Purchase this article with an account.
Sarah J Waugh, Monika A Formankiewicz, M Izzuddin Hairol; Contour interaction extents (in MAR) for differently-sized Cs vary little within, but lots between, LM and CM acuity systems.. Journal of Vision 2012;12(9):101. doi: 10.1167/12.9.101.
Download citation file:
© ARVO (1962-2015); The Authors (2016-present)
Visual acuity for contrast-modulated (CM) Cs is ~0.3logMAR higher than for luminance-modulated (LM) Cs, consistent with larger summation areas for CM stimuli (Hairol et al, VSS2010; Sukumar & Waugh, 2007). The extent of contour interaction for LM and CM Cs is similar when scaled for letter size, which implies a fixed extent for each letter processing system. However, acuity studies themselves employ a range of letter sizes. In this study we assessed whether fixed letter sizes and spatial extents scale in MAR, within and between, LM and CM spatial acuity systems. First, we revisited contour interaction on visual acuity data (Formankiewicz et al, VSS2010). Psychometric functions generated were compared for same size Cs, and extents estimated across ~2.5x range of sizes for LM and CM systems. Performance functions for contour interaction were also measured using fixed sized Cs on new observers. The 80% performance level was selected for unflanked Cs and then bars were placed 1-200 arcmin from the C. C modulation depth was varied and data for a 5-6.5x range of C sizes for both the LM and CM systems (LM: logMAR 0.1 to 0.9 and CM: logMAR 0.6 to 1.3) was gathered. Foveal visual acuity data revealed that within a system, larger letters do not consistently produce larger contour interaction extents (in MAR). When different letter sizes are required by the LM and CM systems, spatial extents are different. Performance function data confirm that extents vary little within each system (LM 1-3 arcmin; CM 6-12 arcmin). Foveal C acuity displays contour interaction extents that do not systematically vary, despite differences in letter size. Across LM and CM systems, acuities and extents are different. The results have implications for visual acuity processing of LM and CM stimuli and on masking models of foveal contour interaction.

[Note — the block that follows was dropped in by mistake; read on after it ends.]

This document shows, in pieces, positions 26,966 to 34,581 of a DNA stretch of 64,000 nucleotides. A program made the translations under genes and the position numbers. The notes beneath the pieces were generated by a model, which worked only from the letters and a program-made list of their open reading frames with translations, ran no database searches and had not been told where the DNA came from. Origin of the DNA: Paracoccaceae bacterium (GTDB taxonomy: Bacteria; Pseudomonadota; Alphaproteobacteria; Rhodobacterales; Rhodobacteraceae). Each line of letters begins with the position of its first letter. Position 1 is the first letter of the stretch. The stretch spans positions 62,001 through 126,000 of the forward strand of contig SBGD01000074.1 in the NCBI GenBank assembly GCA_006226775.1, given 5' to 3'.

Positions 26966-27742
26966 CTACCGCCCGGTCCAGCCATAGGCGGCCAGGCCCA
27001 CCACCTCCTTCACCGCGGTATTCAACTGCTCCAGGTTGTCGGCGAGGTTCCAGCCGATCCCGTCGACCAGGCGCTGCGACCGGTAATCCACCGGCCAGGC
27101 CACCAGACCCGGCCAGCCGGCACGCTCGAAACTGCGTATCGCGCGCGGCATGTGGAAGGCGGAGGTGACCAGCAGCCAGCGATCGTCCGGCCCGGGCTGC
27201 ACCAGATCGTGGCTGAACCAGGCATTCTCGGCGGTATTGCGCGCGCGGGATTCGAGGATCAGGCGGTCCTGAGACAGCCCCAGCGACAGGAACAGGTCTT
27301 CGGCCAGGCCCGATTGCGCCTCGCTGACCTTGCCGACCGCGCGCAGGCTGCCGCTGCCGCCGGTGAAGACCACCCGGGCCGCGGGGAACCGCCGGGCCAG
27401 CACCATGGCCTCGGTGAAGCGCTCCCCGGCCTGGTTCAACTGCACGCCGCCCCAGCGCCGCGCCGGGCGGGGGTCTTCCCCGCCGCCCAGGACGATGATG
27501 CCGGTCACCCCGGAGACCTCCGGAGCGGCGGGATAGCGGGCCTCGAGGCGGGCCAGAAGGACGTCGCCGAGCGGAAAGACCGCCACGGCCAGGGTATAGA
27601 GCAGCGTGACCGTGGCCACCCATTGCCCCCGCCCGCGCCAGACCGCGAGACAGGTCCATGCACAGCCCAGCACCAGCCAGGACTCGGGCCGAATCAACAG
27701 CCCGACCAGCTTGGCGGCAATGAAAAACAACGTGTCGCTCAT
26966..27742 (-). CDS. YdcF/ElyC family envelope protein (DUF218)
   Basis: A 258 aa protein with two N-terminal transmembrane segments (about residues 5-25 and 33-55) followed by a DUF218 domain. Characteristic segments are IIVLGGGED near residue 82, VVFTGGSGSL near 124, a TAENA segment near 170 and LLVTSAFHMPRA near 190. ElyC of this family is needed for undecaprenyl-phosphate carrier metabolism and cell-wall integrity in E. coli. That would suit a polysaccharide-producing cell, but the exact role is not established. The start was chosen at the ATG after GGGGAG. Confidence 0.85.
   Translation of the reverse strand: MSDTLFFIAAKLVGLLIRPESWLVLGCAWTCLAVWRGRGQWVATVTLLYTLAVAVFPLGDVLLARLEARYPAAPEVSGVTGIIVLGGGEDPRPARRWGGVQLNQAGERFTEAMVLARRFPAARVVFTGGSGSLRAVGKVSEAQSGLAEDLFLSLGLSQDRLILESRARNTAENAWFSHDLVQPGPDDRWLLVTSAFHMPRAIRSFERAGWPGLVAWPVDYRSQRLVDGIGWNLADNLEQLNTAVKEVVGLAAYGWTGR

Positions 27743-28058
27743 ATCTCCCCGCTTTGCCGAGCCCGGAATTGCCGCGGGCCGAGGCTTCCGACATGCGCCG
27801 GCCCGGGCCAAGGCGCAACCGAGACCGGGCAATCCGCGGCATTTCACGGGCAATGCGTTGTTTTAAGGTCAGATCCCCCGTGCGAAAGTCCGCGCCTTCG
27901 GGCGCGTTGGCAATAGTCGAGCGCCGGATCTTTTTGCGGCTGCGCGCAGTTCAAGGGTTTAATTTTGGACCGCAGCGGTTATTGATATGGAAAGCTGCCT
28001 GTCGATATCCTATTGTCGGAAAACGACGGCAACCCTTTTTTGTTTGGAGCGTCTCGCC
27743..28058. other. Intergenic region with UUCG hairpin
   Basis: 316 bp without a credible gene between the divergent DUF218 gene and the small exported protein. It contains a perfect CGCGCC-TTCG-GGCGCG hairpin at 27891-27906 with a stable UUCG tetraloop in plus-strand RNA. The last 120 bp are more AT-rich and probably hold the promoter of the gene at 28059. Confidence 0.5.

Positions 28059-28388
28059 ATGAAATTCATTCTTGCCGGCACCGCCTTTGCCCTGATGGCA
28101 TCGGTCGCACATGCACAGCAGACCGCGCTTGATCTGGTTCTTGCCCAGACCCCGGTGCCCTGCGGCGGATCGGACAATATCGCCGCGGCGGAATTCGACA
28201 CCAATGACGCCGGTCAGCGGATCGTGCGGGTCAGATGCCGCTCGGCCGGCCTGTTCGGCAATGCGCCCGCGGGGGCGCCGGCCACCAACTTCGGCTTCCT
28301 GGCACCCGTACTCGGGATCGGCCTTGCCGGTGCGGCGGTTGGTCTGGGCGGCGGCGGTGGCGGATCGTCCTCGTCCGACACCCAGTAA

Meeting abstract presented at VSS 2012
This PDF is available to Subscribers Only